02 Feb 2011 06:34

Jon Henley wrote a remarkably generous article on my work and the experience behind it in the Guardian newspaper yesterday, accompanied by photos from Martin Godwin. It was a real pleasure to chat with both of them and I had a great laugh with Martin as he helped me relax in front of the camera. Certain anecdotes about a Hollywood actress and the advice she gave to help you look fresh and engaged in the photos proved invaluable.

It was a little bit of a shock to see the facts as someone else might see them. It reminded me of a time when a patient of mine, in the middle of a successful treatment for suicidal depression, said how glad he was that I was still here to help. When he said that, I felt raw and uncovered as I realised that he had googled me and knew not only I was gay but that I have HIV. I hadn’t even thought that someone might do that. Naive of me, I know. But both then and now, it was disconcerting to see myself and my work from the outside in, not just the ever-present inside looking out. What might look rather good on the outside is just so hard on the inside.

I have had some marvellous emails in support—and only one that said I had wasted my life because I don’t believe in his tradition of medicine (which, ironically, I do). These emails of support are always invaluable to me as it is rather a struggle to feel that I’m getting things to move forward. A recent update to the Advisors to the Tuke Institute reassured me that, despite my misgivings, a lot has actually been achieved. But creating change still lies ahead. That is where the rubber meets the road, as the saying goes.

How many of us have been put to the side of the road when we have not been able to keep up, through illness? Some such people have contacted me, offering their help, and I hope very much that this will be possible; the more people who can help build this Institute, then the better for all of us. Through the article in the Guardian, it has been great to know that this work means so much to people from all over the country. And the people who have been ill themselves really ‘get it’. That’s great. Let’s make this a success.

07 Jan 2011 09:45

Nick Clegg has announced that he is to introduce real changes into England’s libel laws—a long overdue move in the effort to shuck vested interests out of their protective shells and make English society a more equal and open place ( Currently, it takes a very brave person to speak up and risk a libel suit—and there are very few of us who can afford that. Yet it’s very important for the public to be able to speak up and say when a particular individual is not doing their job—especially when that job is in public services and paid for by the public.

It may be a good step towards making the English public, at least, far less timid about speaking up and telling it as they see it. I don’t care for unnecessary confrontation, but coming back to Britain after so many years in the USA showed me that people here are afraid to speak up. Criticism is indirect, ‘diplomatic’, or avoidant and all too often ineffectual. Little changes until people are pushed to unnecessary extremes to be heard and then we get shouting in the clinics—whereupon the complainant is ejected and everything continues badly as before. It is simply oppressive. Whistleblowing is punished, even when it is killing people—we only need to look back at the Bristol Inquiry and the current Stafford Inquiry to see that.

A while ago, I mooted the idea of a well-structured, scientifically based review-website to assess the quality of clinicians’ performance in helping people get well during treatment for an illness. It would show how health-effective a clinician’s practice is and it is more accurate and proactive than simply making a body-count of the dead as we do now. This idea effectively was shut down because I was told “we can’t say that Dr. X has been ineffectual publicly, because it will cause a libel suit”—and this is when Dr. X has been paid by public taxes to provide a service to the public in order to help the public get well from illness. This reality is one of the reasons why clinicians have been untouchable and have had no greater motivation than their own integrity to do a good job. When a clinician has integrity—and we know many who have—she does her best to make sure she is doing a good job; but I also know many clinicians who really can’t be bothered, who see themselves as the victims of a difficult system and weep all the way to the bank as they cash their annual salary of £150,000. Furthermore, what is a good job to a surgeon can be quite different from what it is to a patient: “the surgery was successful but the patient died”. The patient might have reviewed the adequacy of the surgeon’s performance as other than ‘successful’ if he’d lived.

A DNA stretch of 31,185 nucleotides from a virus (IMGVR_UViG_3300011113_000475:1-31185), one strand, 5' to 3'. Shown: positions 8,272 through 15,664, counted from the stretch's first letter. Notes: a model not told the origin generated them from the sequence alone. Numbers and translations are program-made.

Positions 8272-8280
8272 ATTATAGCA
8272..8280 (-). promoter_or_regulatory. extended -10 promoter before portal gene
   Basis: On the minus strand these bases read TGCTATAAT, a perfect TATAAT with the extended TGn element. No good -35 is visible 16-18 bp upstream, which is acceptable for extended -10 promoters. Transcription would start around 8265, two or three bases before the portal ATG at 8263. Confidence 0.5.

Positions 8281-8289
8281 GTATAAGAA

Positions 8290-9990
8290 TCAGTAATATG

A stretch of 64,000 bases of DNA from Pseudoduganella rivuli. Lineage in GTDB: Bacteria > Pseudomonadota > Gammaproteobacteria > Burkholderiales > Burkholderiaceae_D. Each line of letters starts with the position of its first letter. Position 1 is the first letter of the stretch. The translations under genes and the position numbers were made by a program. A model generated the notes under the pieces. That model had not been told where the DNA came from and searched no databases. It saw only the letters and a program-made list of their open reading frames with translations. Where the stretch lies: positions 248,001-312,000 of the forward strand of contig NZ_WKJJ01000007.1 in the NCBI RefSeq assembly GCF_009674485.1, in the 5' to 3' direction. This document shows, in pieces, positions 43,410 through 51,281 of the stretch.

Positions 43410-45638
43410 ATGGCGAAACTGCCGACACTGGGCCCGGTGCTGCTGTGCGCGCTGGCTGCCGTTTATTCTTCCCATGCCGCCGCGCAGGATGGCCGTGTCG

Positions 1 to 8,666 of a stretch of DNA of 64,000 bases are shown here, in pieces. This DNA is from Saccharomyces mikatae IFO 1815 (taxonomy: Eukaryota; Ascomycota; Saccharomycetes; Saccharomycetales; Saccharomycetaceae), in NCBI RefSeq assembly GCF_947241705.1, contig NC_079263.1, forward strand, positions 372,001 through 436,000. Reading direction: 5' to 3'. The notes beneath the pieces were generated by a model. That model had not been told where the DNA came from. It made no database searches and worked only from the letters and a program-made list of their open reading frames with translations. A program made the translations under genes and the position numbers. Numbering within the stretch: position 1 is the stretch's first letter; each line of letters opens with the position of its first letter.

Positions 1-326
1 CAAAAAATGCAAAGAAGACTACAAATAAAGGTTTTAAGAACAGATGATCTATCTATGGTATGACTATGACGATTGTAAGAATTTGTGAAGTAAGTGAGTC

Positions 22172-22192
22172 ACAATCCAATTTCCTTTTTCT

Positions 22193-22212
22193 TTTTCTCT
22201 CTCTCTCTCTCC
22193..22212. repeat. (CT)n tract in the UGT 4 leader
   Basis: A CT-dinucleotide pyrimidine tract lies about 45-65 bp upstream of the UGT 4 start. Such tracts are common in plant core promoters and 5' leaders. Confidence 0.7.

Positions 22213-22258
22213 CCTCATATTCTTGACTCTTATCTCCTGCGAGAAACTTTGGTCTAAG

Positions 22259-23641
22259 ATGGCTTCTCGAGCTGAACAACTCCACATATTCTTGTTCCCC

If the NHS or any medical system is to become patient-centred, it has to mean making medical services about helping people become well long-term. How each clinician does that needs to be reviewed publicly. But it’s not a case of using the ludicrous 5-star system of recent times or the current fad for measuring ‘patient satisfaction’; it needs to be a thorough system that looks at all the variables that go into helping people get well. I’ve researched this for a number of years and it’s a complex, scientific issue. It can be done and the public has an essential role in such a review. We need to be able to say it publicly when things are less than adequate, without fear of a lawsuit for libel. Nick Clegg’s initiative is a very, very welcome step in the right direction. Let’s hope he succeeds.

28 Dec 2010 10:02
Every month or so I get a copy of Buddhadharma, a magazine that re-connects me with my spiritual values and helps me both feel good and refocus on doing something positive for society. This week it is a reminder of the spirit of Christmas and a refreshing source of support in the times when the Tuke Institute’s challenges form a seemingly impassable mountain. The current edition is about the historical oppression of women within Buddhism and how things have started to change since Buddhism developed a foothold in the West. This has allowed a less polluted form of religious practice to emerge from the tension between spiritual integrity and religious tradition, often returning to a more authentic spiritual practice that existed before religious ‘professionals’ and their vested interests developed.